So we started this User Group…
…and, you know, it’s a real thing. We’ve got active chapters now in five US cities, a sense of “blueprint” for spreading it rapidly to many more cities worldwide, and nearly 700 members in the LinkedIn group. (What, you haven’t joined yet? Darth Formulus finds your lack of faith… disturbing. A problem easily remedied yes?)
But wouldn’t you know it. All you analytical types started asking “hey, what IS Modern Excel, exactly? What is considered ‘fair game’ to discuss at meetings?” “And what the heck is the point of this LinkedIn group – you’ve made virtually no announcements whatsoever.”
Ambiguity? That will never satisfy humans with Compulsive Data Crunching Disease. And I wouldn’t have it any other way. I thrive on this sort of thing.
As an aside, constantly being forced to be precise (by my peers) at Microsoft is one of the most formative and useful experiences of my life to date. My first 22 years on the planet had been fueled strictly by Instinctive Conviction – which in hindsight is merely another form of “coasting.” But I’ve since come to believe that if you cannot communicate your opinions effectively, not only will their impact be forever limited, but actually, even YOU don’t understand what you THINK you do. Sloppy communication often masks sloppy thinking. 22-year old Rob arrived in Redmond with an ample supply of both. It was as much fun as a multi-year waterboarding, but they straightened me out.
Excel 2007 Desktop is a BIG Dividing Line
Let’s start by “ruling out” a massive swath of possibilities. Sometimes it’s easiest to start by saying what something is NOT, and this is one such case.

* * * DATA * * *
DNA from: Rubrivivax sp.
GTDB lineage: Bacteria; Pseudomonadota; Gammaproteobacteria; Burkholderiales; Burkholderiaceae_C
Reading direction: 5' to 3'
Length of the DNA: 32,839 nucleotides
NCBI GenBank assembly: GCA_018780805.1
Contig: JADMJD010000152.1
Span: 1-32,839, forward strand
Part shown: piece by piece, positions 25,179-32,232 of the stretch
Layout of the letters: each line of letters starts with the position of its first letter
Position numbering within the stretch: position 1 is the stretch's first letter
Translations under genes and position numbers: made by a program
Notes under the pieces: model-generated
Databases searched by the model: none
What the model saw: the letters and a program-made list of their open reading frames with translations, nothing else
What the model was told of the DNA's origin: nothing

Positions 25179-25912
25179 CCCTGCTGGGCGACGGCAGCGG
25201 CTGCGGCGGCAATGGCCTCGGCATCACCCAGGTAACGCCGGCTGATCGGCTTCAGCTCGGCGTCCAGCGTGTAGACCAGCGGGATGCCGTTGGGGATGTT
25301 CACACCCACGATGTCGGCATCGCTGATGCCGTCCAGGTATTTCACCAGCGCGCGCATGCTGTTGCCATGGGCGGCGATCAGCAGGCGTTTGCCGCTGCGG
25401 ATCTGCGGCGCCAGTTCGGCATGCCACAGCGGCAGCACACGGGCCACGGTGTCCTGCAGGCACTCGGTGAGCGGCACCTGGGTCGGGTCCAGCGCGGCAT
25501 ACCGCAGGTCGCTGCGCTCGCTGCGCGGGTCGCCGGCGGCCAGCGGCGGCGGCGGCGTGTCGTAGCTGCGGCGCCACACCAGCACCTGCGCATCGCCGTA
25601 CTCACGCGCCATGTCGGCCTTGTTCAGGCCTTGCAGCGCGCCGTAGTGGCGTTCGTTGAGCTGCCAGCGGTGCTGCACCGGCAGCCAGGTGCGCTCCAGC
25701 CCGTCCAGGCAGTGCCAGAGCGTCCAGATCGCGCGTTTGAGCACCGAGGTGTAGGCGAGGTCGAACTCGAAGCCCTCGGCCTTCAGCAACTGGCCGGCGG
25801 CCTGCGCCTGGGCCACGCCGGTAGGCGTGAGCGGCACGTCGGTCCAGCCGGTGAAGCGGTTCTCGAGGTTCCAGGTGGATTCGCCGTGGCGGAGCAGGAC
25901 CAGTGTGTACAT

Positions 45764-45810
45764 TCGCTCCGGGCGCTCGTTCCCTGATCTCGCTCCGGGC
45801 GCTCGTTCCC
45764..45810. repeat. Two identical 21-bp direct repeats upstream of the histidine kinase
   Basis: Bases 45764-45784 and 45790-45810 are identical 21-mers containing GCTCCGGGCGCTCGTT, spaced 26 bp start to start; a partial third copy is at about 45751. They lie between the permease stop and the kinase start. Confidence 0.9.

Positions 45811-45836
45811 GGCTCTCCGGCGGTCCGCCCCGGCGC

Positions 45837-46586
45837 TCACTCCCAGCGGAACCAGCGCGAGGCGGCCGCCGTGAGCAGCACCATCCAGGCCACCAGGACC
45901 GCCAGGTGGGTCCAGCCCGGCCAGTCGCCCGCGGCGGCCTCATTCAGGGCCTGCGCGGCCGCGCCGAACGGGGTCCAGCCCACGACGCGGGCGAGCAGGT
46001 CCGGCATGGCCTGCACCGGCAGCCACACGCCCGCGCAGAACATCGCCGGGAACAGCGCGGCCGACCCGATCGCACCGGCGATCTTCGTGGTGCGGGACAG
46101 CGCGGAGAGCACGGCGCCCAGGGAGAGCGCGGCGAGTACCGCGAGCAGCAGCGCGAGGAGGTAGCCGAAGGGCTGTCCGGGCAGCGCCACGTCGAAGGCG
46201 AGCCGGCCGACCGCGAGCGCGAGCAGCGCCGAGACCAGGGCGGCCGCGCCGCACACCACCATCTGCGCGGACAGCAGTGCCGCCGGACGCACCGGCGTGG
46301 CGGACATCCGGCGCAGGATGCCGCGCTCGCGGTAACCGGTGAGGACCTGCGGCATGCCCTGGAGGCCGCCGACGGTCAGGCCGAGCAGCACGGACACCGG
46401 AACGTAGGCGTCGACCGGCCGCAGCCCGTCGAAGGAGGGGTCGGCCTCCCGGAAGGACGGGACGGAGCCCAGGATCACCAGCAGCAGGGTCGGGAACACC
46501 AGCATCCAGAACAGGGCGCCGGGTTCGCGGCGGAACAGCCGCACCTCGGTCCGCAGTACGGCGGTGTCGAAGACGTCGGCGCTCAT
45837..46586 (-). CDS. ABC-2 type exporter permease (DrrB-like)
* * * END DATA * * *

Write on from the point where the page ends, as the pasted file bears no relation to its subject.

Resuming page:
Here’s the acid test: if a topic is something you could do with Excel 2007 desktop, it’s not Modern, and does not belong in the group.
Excel 2007 Desktop: Anything You Could Do Here is NOT Modern
So, here are some Examples that are NOT modern, even when you use them in Excel 2013:
- Traditional pivots
- VLOOKUP, SUMIF, etc.
- Interactive solutions driven by VBA Macros
OK, So What DOES Qualify?
Here are some examples of Modern:
- Power Pivot, Power Query, Power View, etc. (the “Power Star” family)
- Excel Web App, Excel Services – “Web Excel” (especially for publishing)
- Topics that support the above – Designing Good Dashboards, for instance
- Leveraging Modern Excel for Career Growth, Org Growth, etc.
Hybrids Are VERY MUCH Modern!
Yes. We Like Hybrids.
Practitioners of Modern Excel know that the Network Effect of Excel is a huge part of its strength, and therefore a huge part of OUR strength as professionals.
So we would never, NEVER, “rule out” techniques and approaches that blended Excel’s rich “traditional” features with its newer features. It’s what separates us from animals after all.
With that in mind, here are some examples of Modern Hybrids:
- Chart tricks that are used in concert with Power Pivot (SUPER relevant!)
- Using VBA to automate the creation of Power Pivot reports
- Using in-grid formulas in concert with slicers and measures.
- In other words, features that existed in 2007 desktop and earlier ARE encouraged and applauded in our reindeer games (i.e. at our meetings), as long as they are used to “improve” something Modern. They just can’t be the FOCUS of a topic.
How About Something More Poetic?
The answers above read like a checklist. If that’s a bit too OCD for you, great. Let’s change gears.
The reason we chose the name Modern Excel is because we’re talking about a New Way. A Better Way. You know, a new world:
- Where we spend far LESS time on repetitive, tedious tasks.
- Where we spend far MORE time thinking!
- Where we spend as much time formulating better questions as we spend answering questions.
- Where slight changes in our needs often require a few seconds of work, rather than a few days.
- Where our most impactful creations (our most insightful workbooks) don’t become anchors that we must drag around with us until we change jobs.
- Where we see, every day, the impact of our efforts. And we feel that rewarding glow.
- Where others see the impact of our efforts. And we see that reflected in our tangible rewards.
Questions? Comments? Outright Disagreement?
This is a “living definition.” Always open for refinement. So bring the comments